A Pennsylvania firm that organized a three-day musical festival for its owner’s 80th birthday at the Italian residence of musician Sting is suing its insurer seeking payment under an event cancellation policy.
Wingstone Investment Holdings and its sole owner Loralee West sued Houston Casualty Co. claiming the insurer owes it payment because the birthday festival’s final two days had to be cancelled after a severe thunderstorm damaged the venue and posed a danger to guests and performers.
Wingstone claims HCC failed to pay its claim or even make a coverage determination before the time window for bringing suit was to close.
The event, dubbed Tuscany 2022, was to take place July 6-8, 2022, at Il Palagio, the estate of the musician Sting and his wife located south of Florence, Italy. Wingstone booked a vocal group to perform on the first night of the three-day event. Wingstone booked Sting, singer Shaggy and the band The Last Bandoleros to perform on the second night and musicians Andrea Bocelli, Matteo Bocelli, Andrea Griminelli, Ilaria Dela Bidia and supporting musicians to perform on the third night. Wingstone contracted with a production company to set up outdoor stages, including audio and lighting equipment.
On the second night, Sting and Shaggy took the stage and began performing. Moments into the first song a severe thunderstorm plowed into the venue without warning. Lightning appeared, winds rose, branches and pine needles began falling from trees and it began to rain heavily. According to the complaint, Sting stopped the show and announced: “For everyone’s safety, we have to get in right now. The lightning’s coming.”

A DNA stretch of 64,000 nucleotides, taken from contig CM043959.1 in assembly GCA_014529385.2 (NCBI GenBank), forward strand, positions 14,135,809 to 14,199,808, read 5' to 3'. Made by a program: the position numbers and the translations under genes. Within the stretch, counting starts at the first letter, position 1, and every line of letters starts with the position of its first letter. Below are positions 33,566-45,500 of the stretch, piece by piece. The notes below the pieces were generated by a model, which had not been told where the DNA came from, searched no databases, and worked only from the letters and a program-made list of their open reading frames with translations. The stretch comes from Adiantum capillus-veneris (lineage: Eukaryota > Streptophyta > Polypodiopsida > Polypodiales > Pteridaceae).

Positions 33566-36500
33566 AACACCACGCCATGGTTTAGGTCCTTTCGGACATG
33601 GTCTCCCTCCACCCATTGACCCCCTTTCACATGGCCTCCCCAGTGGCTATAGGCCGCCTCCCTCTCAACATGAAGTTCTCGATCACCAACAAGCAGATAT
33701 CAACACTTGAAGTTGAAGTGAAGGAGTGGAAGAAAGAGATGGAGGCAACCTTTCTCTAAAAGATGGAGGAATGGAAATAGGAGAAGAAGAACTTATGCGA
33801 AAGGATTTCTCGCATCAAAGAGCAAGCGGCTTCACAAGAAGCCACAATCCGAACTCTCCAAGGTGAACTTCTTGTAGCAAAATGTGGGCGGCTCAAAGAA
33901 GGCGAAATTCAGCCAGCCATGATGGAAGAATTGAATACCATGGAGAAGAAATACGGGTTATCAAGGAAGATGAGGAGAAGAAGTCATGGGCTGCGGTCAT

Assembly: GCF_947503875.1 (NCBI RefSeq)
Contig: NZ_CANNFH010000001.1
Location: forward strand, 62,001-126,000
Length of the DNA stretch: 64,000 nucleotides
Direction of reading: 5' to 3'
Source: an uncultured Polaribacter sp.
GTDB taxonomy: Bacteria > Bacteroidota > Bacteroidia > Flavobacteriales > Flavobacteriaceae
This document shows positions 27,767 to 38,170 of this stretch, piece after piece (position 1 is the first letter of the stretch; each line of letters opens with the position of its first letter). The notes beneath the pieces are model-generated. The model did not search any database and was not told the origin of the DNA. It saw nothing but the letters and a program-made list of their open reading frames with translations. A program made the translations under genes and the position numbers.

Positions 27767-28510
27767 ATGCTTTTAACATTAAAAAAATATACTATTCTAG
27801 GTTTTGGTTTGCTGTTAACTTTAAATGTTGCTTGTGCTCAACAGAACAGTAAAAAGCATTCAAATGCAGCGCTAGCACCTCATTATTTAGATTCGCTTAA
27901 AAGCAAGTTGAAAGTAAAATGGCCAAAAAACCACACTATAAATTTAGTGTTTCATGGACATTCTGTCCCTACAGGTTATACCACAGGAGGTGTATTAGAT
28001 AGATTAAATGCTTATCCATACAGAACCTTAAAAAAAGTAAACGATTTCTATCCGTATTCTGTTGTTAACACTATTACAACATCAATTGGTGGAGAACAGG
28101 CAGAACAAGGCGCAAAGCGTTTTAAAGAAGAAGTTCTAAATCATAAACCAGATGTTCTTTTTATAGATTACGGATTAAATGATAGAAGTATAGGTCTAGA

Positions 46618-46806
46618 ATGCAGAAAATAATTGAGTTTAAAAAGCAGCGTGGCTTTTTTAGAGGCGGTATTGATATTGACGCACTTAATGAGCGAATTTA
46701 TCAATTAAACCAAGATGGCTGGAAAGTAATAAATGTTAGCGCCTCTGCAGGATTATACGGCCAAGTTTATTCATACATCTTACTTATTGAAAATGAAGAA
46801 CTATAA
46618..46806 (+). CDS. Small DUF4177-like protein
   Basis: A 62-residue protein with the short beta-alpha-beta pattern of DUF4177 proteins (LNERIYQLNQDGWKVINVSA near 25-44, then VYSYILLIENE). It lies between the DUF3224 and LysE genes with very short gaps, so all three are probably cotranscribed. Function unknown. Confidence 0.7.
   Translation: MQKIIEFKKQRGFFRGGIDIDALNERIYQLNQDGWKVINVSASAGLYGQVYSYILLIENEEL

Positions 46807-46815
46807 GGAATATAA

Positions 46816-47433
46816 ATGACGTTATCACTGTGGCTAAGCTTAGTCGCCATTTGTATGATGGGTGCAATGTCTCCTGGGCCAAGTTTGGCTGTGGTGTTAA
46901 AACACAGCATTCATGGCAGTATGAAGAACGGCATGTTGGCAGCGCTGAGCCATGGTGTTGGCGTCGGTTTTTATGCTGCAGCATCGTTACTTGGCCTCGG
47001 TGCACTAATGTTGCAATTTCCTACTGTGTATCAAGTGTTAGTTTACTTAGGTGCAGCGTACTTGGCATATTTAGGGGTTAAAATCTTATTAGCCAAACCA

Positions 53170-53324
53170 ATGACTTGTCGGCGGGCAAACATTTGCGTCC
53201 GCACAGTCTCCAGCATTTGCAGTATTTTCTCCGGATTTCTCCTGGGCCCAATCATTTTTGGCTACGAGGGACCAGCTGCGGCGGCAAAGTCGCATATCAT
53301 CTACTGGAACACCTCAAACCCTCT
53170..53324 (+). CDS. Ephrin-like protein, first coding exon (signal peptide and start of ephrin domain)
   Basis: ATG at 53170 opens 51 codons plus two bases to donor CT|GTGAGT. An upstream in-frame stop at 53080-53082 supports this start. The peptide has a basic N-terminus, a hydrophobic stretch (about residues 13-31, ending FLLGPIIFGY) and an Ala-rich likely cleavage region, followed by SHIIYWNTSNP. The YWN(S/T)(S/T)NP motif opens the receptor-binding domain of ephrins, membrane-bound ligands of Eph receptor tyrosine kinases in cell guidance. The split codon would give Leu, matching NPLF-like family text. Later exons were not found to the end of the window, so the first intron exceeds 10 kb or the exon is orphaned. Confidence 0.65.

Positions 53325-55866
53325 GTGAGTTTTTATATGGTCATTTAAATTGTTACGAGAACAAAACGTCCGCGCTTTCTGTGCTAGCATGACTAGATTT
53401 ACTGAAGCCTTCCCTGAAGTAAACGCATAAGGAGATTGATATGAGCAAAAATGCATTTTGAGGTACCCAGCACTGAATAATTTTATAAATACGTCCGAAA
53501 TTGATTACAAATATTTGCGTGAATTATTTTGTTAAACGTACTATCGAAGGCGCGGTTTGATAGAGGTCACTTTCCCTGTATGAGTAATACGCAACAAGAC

Wingstone maintains that the storm posed a “serious threat to the safety” of the attendees who ended up taking shelter in Sting’s private residence near the stage. The wind and lightning continued for approximately 45 minutes. Wind gusts reportedly reached 45 miles per hour. The complaint says the storm physically damaged the venue, rendering it unusable for performances. Wingstone claims the storm also felled trees, one of which workers had to chop apart to allow guests to exit the property.
The complaint alleges that because the “physical damage that the storm caused left the venue unusable” for performances, the remainder of the performances on July 7 and July 8 could not proceed.
Wingstone claims it incurred approximately $2.8 million in losses due to the storm and filed a claim with HCC under the event cancellation policy.
The complaint further discloses that West tested positive for Covid-19 during the afternoon of the third day of the event. However, the complaint does not indicate the impact of this Covid-19 diagnosis or the policy’s communicable disease exclusion.
The event cancellation policy has a limit of almost $4.6 million, for which Wingstone paid a premium of $45,825. The policy has no deductible. The policy covers losses due to “adverse weather” that involved conditions that “posed a serious threat to the safety” of those individuals attending or setting-up the insured event, or made it “physically impossible to use the venue” due to physical damage of the venue or complete inaccessibility to the venue. Coverage “does not apply to the cancellation, abandonment, curtailment, interruption, postponement, or relocation to the individual activities that form part of the entire insured event.”
In response to HCC’s requests, Wingstone says it provided HCC with more than 500 documents in February and March 2023 and, in April 2023, West gave an examination under oath on behalf of Wingstone.
The policy provides that any claim suit or action must be commenced within 12 months after the loss occurs. As the 12-month deadline drew near, Wingstone says it asked HCC when it could expect a decision on its claim. According to the complaint, HCC indicated that it would not be able to make a decision within the 12-month period. Thus, Wingstone and HCC agreed to extend the deadline until October 21, 2023.
Wingstone filed suit in federal court in Pennsylvania against HCC on September 22, maintaining that as of this date, HCC has not paid its claim and has not communicated what decision, if any, it has reached with respect to Wingstone’s claim.
Wingstone is asking the court to declare that the insurer must pay for its losses, along with interest, and punitive damages.
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